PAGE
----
How to Preserve Your Garden Herbs

Follow these simple steps for making your herb garden last.

April 10, 2020
Jar of Dried Herbs

Herbs: Drying

The quickest and easiest way to store herbs is by drying. Store dried herbs in glass jars. You'll have an impressive spice collection in no time.

Photo by: Debbie Wolfe

Debbie Wolfe

The quickest and easiest way to store herbs is by drying. Store dried herbs in glass jars. You'll have an impressive spice collection in no time.

If your herb plants are producing too quickly for you to keep up with the fresh harvest, you've got another option than watching them wither on the vine: dry them! Air-drying herbs is easy and inexpensive, but you can also dry herbs in a food dehydrator or right in your oven.



How to Preserve Herbs

1. Decide on a Method

Air-drying works best for low-moisture herbs like marjoram, oregano, rosemary and dill. Herbs like basil, chives and mint contain more moisture and it's best to dry them in a dehydrator or oven.

2. Harvest Herbs

An herb's flavor is most pronounced just before the plant begins to flower. You can prolong the harvest by snipping off the flower buds whenever they appear. The essential oils are concentrated in the leaves in early morning, before the sun causes them to be released into the air.

Early morning is, therefore, the best time to harvest. Cut healthy herbs, removing any sickly, dried or wilted leaves and brushing away insects. If you must rinse the herbs, pat dry carefully afterward.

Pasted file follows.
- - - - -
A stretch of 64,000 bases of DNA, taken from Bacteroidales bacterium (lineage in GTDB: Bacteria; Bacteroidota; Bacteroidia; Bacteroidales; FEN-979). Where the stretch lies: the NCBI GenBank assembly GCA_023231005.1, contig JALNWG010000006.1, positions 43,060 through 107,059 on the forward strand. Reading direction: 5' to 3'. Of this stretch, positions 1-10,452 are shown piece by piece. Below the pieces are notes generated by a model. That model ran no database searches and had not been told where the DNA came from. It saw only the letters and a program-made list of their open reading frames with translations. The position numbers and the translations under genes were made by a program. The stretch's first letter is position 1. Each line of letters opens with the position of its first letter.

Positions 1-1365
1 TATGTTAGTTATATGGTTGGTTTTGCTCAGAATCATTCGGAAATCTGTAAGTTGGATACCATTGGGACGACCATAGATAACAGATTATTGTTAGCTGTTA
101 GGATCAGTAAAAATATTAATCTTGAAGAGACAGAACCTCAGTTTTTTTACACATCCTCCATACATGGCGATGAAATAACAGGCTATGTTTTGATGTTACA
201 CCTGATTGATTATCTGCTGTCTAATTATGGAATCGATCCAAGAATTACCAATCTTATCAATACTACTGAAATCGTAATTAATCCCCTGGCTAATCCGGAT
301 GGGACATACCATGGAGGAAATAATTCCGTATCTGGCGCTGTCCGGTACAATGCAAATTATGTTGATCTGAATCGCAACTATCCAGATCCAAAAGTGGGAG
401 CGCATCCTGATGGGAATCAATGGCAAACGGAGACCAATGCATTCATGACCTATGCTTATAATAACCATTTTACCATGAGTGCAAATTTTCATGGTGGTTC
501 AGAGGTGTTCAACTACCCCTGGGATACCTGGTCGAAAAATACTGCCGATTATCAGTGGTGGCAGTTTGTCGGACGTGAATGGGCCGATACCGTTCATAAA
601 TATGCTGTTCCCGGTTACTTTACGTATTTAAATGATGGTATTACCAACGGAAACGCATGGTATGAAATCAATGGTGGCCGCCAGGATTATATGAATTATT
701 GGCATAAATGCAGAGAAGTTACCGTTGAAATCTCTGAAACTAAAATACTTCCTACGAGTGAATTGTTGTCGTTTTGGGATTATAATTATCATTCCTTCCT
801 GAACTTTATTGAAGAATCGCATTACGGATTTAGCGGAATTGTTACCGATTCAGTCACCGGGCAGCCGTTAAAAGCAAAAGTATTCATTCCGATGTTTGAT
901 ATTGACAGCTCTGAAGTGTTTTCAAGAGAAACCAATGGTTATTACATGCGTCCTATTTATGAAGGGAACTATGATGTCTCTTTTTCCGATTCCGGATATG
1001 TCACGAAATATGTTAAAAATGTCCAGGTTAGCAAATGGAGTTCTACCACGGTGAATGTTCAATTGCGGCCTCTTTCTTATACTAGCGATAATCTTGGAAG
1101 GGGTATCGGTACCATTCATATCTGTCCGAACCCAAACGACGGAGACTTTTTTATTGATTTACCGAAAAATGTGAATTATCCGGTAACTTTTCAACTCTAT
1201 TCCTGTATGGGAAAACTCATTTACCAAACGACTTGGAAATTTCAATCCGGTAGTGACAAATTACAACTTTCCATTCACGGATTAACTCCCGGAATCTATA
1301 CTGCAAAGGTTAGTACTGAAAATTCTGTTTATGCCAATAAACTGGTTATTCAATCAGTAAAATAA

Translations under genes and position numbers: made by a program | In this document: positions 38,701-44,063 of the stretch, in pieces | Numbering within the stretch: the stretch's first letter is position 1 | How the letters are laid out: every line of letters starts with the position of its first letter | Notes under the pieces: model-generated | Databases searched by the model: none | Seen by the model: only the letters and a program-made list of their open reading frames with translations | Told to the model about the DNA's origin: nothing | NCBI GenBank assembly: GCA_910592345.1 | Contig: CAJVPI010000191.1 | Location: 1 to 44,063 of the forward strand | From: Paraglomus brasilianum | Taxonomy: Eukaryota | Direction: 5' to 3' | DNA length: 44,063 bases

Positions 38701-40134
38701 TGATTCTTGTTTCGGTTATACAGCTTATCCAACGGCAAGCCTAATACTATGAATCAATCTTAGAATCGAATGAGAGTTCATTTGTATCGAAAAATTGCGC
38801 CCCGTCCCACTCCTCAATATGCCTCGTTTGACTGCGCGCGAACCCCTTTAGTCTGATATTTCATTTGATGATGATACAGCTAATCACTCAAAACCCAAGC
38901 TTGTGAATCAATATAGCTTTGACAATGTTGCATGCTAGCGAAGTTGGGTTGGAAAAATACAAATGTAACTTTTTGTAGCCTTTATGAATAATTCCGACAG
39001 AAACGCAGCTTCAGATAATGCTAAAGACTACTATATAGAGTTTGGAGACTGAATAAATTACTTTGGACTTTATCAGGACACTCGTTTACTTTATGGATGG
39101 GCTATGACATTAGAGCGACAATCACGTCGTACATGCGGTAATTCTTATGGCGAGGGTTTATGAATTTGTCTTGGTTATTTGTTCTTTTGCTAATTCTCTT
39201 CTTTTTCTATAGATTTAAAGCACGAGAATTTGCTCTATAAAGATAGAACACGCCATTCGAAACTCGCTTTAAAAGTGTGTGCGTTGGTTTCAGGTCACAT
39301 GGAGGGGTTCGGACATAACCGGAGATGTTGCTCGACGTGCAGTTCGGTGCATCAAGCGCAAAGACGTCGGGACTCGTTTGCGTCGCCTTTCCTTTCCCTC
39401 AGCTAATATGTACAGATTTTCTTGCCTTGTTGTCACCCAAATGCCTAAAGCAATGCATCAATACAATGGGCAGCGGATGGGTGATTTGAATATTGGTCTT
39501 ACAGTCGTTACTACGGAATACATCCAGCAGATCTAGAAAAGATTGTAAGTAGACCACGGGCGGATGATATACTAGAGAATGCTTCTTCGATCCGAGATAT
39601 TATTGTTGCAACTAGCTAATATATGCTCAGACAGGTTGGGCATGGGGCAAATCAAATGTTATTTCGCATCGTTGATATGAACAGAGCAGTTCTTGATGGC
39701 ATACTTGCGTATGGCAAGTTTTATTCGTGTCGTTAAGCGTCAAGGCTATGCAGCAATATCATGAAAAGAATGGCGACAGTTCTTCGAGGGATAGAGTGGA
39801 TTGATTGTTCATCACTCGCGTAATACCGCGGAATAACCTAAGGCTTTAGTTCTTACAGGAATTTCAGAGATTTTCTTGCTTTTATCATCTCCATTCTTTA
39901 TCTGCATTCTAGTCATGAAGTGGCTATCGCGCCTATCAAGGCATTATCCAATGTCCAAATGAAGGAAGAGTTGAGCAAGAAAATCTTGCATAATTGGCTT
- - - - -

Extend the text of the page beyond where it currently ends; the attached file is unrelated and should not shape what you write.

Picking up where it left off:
Snip individual leaves or cut an entire shoot just above a leaf node (this will encourage dormant buds to grow at the nodes for a bushier plant). Harvest the seeds of dill, fennel, and coriander when the flower heads have faded and started to dry. Clip the flower heads and place them in paper bags, then shake the heads to dislodge the seeds. Store seeds in an airtight container.

Three Ways to Preserve Herbs

1. To Air-Dry:

  1. Gather 5-10 branches together and tie with string or a rubber band. The smaller the bundle, the easier and faster they will dry.
  2. Put the bundle of herbs, stem-side up, in a paper bag. Tie the end of the bag closed, being sure not to crush the herbs as you do, and poke a few holes in the bag for ventilation.
  3. Hang the bag by the stem end in a warm, well-ventilated room.

Your herbs may be dried and ready to store in as little as one week.

2. To Oven-Dry:

  1. Place herb leaves or seeds on a cookie sheet one inch deep or less.
  2. Put herbs in an open oven on low heat – less than 180 degrees F – for 2-4 hours. To see if the herbs are dry, check if leaves crumble easily. Oven-dried herbs will cook a little, removing some of the potency and flavor, so you may need to use a little more of them in cooking.

With both methods, you'll know the herbs are dry when leaves crumble easily. Store in labeled, dated airtight containers like canning jars, plastic storage containers or freezer storage bags. For best flavor, keep the leaves whole until you are ready to use them, then crush. Dried herbs are best used within a year.

3. To Freeze:

Some herbs keep their flavor best when frozen. These include basil, chives, chervil, dill, lemon balm, mints, oregano, parsley, rosemary, sage, French tarragon, thyme, and lemon verbena. Wash them thoroughly and shake or pat off the excess water. Place individual leaves or chopped leaves in freezer bags. Flatten the bags to remove air. Dill, sage, rosemary, and thyme also freeze well on the stalks, which you can add frozen to cooking pots and remove before serving. You can also puree herbs with a small amount of water and freeze the paste in small zippered freezer bags, then break off frozen pieces as you need them. Combine herbs that are good culinary companions, such as sage and thyme, mix with a little olive oil, and seal the paste in freezer bags. Or pour the mixture into ice cube trays; once frozen, remove and store in freezer bags and thaw individual cubes as needed.

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